Meet one up-and-comer named by Pumps & Systems magazine as a top young professional in the industry.
Pumps & Systems

Caillan Charpentier

Caillan Charpentier
Vice President of Operations
NCS Fluid Handling Systems

Caillan Charpentier’s teachers recognized his talent early on. Charpentier, 35, started out as a field technician in Saskatoon, Saskatchewan. Now, he is one of the founding partners of NCS Fluid Handling Systems and manages more than 30 project managers, coordinators and technicians.

Charpentier has headed projects from Quebec to Yukon to Vancouver Island and all areas throughout Canada serving projects in the municipal, industrial, mining and energy markets.

“There is always something new and exciting to design and execute,” Charpentier said. “With NCS Fluid Systems, we have been approached to perform a lot of one-off projects that present unique challenges.”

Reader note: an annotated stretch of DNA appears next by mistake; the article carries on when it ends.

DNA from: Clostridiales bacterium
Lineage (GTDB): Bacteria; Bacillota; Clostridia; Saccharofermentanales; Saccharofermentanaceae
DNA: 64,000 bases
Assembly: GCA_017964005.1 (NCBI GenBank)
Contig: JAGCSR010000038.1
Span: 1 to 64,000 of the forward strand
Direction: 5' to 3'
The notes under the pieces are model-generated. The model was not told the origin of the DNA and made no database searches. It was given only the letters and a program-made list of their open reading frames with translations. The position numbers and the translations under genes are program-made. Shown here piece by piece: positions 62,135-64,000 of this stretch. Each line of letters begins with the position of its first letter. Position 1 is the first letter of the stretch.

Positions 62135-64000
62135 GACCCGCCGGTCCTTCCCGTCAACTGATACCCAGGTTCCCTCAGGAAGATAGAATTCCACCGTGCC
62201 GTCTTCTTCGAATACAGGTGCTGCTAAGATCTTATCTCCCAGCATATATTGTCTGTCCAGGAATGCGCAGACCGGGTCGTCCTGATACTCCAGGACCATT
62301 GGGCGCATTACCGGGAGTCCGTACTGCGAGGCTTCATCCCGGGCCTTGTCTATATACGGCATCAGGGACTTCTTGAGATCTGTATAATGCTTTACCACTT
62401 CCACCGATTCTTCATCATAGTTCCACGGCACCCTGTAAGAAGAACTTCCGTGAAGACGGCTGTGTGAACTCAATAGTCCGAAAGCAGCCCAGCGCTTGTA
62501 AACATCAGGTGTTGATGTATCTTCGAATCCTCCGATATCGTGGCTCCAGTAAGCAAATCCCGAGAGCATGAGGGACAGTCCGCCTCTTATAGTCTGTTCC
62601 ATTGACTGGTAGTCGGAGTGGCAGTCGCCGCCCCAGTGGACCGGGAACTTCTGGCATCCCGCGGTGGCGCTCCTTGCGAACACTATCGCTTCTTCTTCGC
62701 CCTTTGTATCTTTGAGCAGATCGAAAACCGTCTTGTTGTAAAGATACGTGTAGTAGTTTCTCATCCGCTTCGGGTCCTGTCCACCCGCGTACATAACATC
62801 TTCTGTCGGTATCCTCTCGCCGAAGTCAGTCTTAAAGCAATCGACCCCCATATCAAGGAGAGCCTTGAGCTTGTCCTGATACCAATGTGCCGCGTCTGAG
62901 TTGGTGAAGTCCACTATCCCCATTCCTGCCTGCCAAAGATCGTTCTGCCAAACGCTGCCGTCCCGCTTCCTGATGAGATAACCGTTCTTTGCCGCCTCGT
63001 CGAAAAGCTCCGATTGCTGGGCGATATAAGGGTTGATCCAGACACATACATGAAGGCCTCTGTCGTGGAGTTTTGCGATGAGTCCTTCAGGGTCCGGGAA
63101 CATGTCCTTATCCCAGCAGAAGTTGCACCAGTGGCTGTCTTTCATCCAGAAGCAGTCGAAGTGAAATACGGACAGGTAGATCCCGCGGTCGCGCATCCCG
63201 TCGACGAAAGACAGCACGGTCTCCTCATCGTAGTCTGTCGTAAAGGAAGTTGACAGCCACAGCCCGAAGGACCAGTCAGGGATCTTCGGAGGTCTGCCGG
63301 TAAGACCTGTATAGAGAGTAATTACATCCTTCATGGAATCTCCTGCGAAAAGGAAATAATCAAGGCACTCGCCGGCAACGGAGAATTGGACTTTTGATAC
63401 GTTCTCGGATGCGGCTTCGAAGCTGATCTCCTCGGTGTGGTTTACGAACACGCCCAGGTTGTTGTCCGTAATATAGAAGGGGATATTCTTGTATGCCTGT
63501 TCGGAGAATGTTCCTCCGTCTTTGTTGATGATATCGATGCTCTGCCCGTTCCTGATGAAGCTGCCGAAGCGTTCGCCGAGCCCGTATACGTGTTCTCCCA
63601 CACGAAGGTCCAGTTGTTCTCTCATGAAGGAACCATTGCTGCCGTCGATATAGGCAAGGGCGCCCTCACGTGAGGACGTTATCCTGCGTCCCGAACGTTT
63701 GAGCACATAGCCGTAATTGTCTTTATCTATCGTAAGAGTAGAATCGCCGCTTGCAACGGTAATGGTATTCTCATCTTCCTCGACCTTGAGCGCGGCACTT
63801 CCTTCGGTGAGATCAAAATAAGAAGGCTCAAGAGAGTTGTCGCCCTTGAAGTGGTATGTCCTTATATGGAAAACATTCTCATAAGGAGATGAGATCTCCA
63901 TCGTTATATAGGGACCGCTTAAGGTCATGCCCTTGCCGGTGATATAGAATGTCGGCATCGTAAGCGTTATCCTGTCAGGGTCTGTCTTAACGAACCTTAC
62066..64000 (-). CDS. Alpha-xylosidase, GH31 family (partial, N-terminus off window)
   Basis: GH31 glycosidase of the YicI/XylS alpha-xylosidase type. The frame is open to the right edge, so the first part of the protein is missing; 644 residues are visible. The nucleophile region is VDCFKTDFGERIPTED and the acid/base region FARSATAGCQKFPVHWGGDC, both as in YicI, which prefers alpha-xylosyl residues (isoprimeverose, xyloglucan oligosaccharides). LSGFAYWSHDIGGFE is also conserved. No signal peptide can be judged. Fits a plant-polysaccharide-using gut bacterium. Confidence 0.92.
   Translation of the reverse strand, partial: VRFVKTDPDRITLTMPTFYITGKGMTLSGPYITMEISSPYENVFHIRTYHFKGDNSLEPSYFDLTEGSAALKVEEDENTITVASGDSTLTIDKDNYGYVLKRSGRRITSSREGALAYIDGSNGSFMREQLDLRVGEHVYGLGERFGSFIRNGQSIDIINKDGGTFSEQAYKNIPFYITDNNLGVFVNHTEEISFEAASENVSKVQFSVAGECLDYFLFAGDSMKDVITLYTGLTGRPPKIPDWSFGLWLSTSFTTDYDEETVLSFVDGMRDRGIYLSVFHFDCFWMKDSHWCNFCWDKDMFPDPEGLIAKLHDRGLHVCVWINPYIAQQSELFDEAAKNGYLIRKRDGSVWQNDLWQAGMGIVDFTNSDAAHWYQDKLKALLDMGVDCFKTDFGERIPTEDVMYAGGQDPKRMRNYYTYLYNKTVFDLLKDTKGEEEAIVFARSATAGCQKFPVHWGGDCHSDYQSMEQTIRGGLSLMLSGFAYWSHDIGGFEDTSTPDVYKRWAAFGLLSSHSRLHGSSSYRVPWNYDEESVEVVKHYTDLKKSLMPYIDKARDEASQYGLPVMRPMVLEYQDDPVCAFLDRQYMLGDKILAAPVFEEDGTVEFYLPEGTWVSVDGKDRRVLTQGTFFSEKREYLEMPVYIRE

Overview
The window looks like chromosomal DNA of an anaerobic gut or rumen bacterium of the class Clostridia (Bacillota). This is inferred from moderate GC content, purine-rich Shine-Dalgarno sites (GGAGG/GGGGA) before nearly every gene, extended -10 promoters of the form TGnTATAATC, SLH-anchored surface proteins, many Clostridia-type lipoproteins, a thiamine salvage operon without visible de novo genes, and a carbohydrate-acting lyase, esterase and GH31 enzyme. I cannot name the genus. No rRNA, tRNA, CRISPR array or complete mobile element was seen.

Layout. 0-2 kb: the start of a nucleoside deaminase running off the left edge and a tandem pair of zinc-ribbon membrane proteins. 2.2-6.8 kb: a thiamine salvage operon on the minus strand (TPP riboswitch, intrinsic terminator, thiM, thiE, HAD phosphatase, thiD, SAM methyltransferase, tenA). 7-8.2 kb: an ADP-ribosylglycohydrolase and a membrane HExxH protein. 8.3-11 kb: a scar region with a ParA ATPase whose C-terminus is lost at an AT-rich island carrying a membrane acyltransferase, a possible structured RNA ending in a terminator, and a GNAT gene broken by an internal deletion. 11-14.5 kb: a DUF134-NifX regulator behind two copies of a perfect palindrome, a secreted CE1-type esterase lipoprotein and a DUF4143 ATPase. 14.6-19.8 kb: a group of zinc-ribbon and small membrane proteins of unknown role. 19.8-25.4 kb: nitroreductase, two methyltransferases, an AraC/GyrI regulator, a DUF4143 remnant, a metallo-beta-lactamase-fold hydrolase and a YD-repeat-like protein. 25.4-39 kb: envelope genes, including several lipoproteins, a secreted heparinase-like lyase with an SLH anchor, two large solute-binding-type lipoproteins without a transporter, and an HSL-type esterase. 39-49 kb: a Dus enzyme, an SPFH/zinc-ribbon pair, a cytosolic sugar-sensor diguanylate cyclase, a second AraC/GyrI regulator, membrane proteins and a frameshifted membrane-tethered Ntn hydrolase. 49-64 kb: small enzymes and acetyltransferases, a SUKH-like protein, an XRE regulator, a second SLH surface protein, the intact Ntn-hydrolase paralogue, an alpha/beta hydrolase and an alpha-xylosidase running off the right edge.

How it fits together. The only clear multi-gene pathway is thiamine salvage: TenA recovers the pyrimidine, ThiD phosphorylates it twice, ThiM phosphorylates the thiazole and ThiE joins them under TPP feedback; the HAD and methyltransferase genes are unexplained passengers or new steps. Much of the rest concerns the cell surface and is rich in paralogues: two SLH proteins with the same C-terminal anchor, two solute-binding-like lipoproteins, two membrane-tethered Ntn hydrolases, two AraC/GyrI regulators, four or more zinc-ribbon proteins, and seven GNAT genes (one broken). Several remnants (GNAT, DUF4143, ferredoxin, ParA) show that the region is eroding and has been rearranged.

An avid outdoorsman, Charpentier has assisted in the design, setup and operation of some of Canada’s largest API 650 storage tank hydrotests and water transfer systems for more than 15 years.

“I was fortunate enough to have great teachers that recognized I was proficient and the opportunity to further my career was fostered through them,” Charpentier said. “This ended up being the kickstart to my career in this industry.”

Charpentier advised that in order to succeed, surround yourself with peers who can assist with learning as the requirements and technology change all the time.

“Relying on others’ experience provides a wealth of knowledge to learn from,” he said.

Charpentier has been in his position for the last three years.

“Caillan is the ultimate water pumping market professional with a unique ability to see the big picture, providing innovative solutions, focusing on customer satisfaction, cost competitiveness and safety,” said Owen Gilbert, the CEO of NCS Fluid Handling Systems.

What do you find most challenging?
“The most challenging part, I find, is dealing with extreme cold temperatures in our geographic area while trying to maintain pumping system performance. Extra thought and design needs to be taken to mitigate the risks that we encounter, which also makes it fun.”